Ebeltoft is an alluring town with quaint cobbled streets and crooked old houses, and enjoys the honor of being home to one of the world’s largest wooden warships. Often referred to as one of the nation’s most beautiful places, particularly when the hollyhocks bloom in the spring, in the summertime the streets are bursting with music, and thousands of visitors who come to enjoy it. Ebeltoft’s tiny city hall, built in 1789, now transformed into a museum that includes the original dungeon, reached through a trap door in the floor of the reception hall, is a must-experience.
Although it’s only a short drive from Copenhagen, Dragor is a welcoming, laid-back village that feels as if it’s worlds away from the busyness of the big city. Dating back to the 12th century, it was once considered one of the country’s most important fishing ports. Today, the town’s maritime past is celebrated at Dragor Museum and Herring Day, a seafood and music festival hosted each year in August. Throughout the year, you can enjoy browsing the shops and art galleries that line the main street, marvel at the pretty yellow houses with red tile roofs and explore local museums in the harbor area. One of the highlights for history buffs is the Amagermuseet, a historical museum located in two old farm houses which details the Dutch history of immigration on the island.
Located in North Zealand in an area often referred to as the Danish Riviera, Hornbæk is an idyllic seaside town and resort that lies only a short distance from the shores of neighboring Sweden. Clustered around a picture-perfect expanse of white sandy shoreline and sheltered by sand dunes, the town’s natural harbor saw it develop into a thriving fishing village before the area’s striking natural beauty made it a popular tourist destination. Today, Hornbæk caters to those with cosmopolitan tastes with a collection of upscale restaurants and enticing independent shops, while the Hornbæk Plantation on the outskirts of town offers rugged beauty to explore.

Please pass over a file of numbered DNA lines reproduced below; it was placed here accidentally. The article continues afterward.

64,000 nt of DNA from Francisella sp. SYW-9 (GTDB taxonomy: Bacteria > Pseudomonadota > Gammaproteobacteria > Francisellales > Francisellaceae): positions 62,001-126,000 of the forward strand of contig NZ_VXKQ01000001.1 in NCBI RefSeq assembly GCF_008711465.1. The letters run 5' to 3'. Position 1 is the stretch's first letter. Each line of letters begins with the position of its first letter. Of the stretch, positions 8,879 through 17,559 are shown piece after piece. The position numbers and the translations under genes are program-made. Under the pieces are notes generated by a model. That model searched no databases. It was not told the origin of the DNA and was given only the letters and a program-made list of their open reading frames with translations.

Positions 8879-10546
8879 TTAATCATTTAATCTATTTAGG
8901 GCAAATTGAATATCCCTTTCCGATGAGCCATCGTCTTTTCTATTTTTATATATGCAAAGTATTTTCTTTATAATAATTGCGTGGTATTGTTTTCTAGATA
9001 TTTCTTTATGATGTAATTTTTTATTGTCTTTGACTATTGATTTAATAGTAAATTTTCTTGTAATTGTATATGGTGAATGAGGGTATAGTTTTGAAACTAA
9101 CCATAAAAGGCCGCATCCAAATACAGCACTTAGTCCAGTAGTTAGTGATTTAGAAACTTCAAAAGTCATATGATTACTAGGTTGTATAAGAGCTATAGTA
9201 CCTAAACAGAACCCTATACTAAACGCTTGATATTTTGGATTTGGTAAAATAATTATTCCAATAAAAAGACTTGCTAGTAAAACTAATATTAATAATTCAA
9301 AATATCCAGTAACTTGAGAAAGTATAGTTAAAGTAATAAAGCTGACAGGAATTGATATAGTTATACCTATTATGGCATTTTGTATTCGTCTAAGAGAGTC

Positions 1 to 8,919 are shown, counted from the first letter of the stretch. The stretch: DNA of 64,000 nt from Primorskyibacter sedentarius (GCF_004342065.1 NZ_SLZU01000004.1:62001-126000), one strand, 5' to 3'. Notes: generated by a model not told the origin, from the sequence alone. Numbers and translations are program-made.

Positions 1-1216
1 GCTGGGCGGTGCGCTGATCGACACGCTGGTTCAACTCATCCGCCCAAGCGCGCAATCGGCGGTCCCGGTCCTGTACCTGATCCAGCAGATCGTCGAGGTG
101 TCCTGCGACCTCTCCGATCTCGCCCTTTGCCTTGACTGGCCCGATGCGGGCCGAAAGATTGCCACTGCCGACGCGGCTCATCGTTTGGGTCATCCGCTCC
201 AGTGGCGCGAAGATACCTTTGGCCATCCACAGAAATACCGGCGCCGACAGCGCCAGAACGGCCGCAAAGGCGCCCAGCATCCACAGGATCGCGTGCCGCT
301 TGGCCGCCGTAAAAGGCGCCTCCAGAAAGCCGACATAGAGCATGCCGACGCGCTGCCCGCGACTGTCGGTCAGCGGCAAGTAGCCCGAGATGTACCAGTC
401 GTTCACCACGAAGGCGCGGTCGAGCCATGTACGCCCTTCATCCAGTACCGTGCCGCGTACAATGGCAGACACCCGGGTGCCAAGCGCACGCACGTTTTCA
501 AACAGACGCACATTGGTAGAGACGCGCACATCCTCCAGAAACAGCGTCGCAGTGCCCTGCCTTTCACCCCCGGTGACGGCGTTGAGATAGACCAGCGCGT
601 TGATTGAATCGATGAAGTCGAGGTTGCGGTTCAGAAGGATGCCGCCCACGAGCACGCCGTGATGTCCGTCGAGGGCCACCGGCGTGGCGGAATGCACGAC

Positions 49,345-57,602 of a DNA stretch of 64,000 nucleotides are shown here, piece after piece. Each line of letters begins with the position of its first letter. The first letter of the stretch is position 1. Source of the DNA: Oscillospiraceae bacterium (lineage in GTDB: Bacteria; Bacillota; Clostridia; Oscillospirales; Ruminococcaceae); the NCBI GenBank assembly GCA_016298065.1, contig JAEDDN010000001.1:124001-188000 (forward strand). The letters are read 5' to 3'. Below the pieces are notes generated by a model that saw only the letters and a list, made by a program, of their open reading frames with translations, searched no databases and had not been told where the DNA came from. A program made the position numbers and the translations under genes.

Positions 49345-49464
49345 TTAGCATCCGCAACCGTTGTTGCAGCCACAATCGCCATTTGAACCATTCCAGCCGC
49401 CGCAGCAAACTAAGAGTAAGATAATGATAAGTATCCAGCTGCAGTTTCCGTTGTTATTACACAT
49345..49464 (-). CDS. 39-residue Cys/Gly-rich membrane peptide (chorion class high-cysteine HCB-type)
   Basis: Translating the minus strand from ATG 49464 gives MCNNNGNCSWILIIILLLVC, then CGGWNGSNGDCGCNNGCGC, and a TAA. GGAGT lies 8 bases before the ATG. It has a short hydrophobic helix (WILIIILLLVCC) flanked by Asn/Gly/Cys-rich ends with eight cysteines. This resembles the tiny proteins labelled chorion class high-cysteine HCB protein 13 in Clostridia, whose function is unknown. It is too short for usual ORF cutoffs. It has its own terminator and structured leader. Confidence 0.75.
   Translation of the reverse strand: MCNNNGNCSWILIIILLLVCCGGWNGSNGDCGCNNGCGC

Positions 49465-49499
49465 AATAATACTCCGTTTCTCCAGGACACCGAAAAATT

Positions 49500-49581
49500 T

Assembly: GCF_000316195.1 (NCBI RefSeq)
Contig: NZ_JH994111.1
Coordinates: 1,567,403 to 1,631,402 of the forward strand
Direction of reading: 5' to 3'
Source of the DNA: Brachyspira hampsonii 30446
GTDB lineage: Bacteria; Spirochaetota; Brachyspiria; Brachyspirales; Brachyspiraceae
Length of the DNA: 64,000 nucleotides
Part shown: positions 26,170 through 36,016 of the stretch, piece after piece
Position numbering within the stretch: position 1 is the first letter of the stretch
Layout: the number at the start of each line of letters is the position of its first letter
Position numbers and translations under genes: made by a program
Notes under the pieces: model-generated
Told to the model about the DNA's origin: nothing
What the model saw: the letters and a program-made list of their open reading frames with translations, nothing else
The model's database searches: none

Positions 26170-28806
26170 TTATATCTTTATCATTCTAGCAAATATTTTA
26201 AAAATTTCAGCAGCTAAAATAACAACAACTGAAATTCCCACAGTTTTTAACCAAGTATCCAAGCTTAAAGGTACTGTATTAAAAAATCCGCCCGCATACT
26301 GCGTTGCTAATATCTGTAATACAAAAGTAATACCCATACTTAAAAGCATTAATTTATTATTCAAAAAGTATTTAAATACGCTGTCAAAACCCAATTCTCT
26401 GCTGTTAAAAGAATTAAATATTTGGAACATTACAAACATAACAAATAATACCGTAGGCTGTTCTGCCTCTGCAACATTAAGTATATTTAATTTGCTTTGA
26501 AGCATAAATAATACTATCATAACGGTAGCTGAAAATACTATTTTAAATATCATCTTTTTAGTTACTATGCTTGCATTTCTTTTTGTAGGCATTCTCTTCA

Situated on the Baltic Sea island of Aro, Aroskobing was recently voted the best island in the country in a Go Denmark poll. Its quaint cobblestone streets, vibrantly-hued beach huts along its scenic shores, a lovely town square that hosts a farmer’s market featuring the best in local produce, and romantic 18th-century homes, led it to be named the “Fairy Tale Town of Denmark.” It’s also been honored with the prestigious Europa Nostra Award, thanks to its efforts in preserving local history.
A bustling port town in the 17th century, today Faaborg offers a peaceful escape from the hustle and bustle of Copenhagen, tucked in the rolling countryside on Funen Island. The quintessential Danish town, it’s the childhood home of Hans Christian Andersen, with its red-tiled roofs, vibrantly painted Scandinavian buildings with beautifully detailed doors and half-timbered houses that line cobbled streets, while swans glide across tranquil bodies of water. In the old town, the main pedestrian shopping street is closed to vehicles providing a wonderful place to stroll, popping into cafes, coffee shops, art galleries and boutiques.